It might be something else. I’ve no idea what. Fear of change. Perhaps that kitchen had so many good memories - memories of being useful, of being necessary - that she hated to change its physical appearance. They finally redid it when I was in high school, i believe. To the extent that the wallpaper was changed.

The doors were never fixed. The clock never advanced another second.








The weekly look at ads from old magazines, to remind us what things looked like, and see what stories we might tease from these simple images.

How I love this. Coffee keeps you glamorous, Victor:


They were right about coffee, of course! Victor Moore is mostly forgotten today, but he has a footnote in animation history as the voice of a hunter in a Daffy Duck Cartoon. For once Daffy isn't hunted by Elmer. Never understood why they used this guy, but now I do: people recognized him straight away.



You can hear Mrs. Roosevelt's radio show here; I believe one recording is available. (It's mislabeled as a pirate adventure.)

FATIMA. This will be familiar to people who listened to the old Dragnet radio show; Webb hawked Fatimas with quiet urgency until the day he stopped, and started pushing Chesterfields.



Indeed, the wikipedia page says it’s best known to Old Time Radio “buffs,” a word I can’t stand for some reason. The name indicated it had Turkish tobaccos, and was thus rich and exotic. They always emphasized the length: best of all long cigarettes.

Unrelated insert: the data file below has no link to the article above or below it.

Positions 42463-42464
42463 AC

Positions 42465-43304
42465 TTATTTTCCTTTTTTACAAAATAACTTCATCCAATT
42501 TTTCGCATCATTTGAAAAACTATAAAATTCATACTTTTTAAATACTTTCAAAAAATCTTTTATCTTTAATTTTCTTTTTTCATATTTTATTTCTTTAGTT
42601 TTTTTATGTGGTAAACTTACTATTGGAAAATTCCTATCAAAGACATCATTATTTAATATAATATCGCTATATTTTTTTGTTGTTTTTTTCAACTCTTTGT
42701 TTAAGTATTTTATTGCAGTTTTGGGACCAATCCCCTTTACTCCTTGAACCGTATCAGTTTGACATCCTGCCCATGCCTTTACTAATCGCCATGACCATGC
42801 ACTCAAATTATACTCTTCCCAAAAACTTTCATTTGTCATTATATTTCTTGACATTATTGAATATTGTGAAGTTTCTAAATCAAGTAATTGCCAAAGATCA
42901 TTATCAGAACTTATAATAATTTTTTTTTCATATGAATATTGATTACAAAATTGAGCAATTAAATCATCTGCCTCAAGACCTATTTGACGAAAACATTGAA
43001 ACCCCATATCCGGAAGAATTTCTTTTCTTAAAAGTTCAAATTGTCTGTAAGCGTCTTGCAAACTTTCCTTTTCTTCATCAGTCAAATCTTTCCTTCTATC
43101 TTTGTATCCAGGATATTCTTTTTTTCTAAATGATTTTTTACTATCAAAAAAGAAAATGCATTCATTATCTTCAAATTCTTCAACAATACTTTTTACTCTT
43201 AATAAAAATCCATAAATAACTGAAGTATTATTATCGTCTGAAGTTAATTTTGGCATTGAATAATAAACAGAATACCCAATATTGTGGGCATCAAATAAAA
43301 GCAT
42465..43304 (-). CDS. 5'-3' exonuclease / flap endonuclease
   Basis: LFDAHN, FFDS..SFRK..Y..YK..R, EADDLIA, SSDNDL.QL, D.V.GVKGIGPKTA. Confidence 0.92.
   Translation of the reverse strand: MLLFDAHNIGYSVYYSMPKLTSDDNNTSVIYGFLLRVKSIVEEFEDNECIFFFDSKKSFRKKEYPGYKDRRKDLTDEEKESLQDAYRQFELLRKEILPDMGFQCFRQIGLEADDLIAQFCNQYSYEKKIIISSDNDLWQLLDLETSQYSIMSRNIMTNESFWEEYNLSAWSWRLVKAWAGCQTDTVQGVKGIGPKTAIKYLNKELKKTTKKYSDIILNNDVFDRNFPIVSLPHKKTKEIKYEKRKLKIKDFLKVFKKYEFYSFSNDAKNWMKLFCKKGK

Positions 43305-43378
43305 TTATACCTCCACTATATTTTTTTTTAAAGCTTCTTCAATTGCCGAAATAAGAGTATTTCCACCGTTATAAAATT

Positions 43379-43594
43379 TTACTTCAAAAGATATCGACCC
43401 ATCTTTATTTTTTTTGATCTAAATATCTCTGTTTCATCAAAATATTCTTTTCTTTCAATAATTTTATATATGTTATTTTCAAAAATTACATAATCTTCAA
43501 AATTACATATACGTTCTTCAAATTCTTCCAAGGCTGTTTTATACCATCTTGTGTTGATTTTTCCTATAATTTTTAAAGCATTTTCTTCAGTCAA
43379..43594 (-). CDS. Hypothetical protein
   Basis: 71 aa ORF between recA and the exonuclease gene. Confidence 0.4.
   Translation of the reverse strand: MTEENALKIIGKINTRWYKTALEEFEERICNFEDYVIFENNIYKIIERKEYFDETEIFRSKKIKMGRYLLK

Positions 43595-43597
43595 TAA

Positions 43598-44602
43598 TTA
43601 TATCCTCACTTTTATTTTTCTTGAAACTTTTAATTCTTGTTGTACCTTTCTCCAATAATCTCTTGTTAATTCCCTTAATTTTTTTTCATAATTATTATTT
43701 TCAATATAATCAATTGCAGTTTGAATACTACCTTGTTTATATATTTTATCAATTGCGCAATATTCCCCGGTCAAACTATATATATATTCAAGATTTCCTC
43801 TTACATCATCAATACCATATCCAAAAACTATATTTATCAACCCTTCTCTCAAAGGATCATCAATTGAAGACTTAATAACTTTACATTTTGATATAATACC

People who smoked long cigarettes never understood people who didn’t. Why not? When you could have more cigarette, why not?

KRE-MEL This stuff was named by the Corn Products Refining Company, which refined corn products.

Another dessert that’s fallen by the wayside. I have no idea where the name came from, unless they were trying to marry “Cream” with “Caramel” and used “K” to make it distinctive. Or perhaps Mr. Lemerk invented the stuff.

The Wilcox-Gay Recordio:

A home recording device. Says this history page:

They launched the Recordio in 1939 which was a major coup. It was advertised to the middle class in both Ebony and Life Magazine and it sold well. It recorded 78 rpm transcriptions with decent fidelity. Musicians recorded on these machines including Les Paul and Johnny Cash. In 1939 they sold 25,000 units. But the world was beginning to adopt magnetic tape and the great depression was hurting them.

It recorded to tape, and then to record. A coin-operated version let you cut discs and mail them to friends and family. I’m surprised there isn’t a website devoted entirely to playing found Recordio discs.

But there are a few.



Finally, it looks like the unceasing efforts to put internet screens on the front of refrigerators has a precedent:


Powell Crosley's company was the first to put shelves in the door of a fridge. Perhaps he thought lightning would strike twice.



That's it for today; back in the deep freeze tomorrow. Strib blog up around 12:30 - I've been pitching it at mid-lunch lately - and tumblr, of course. See you around@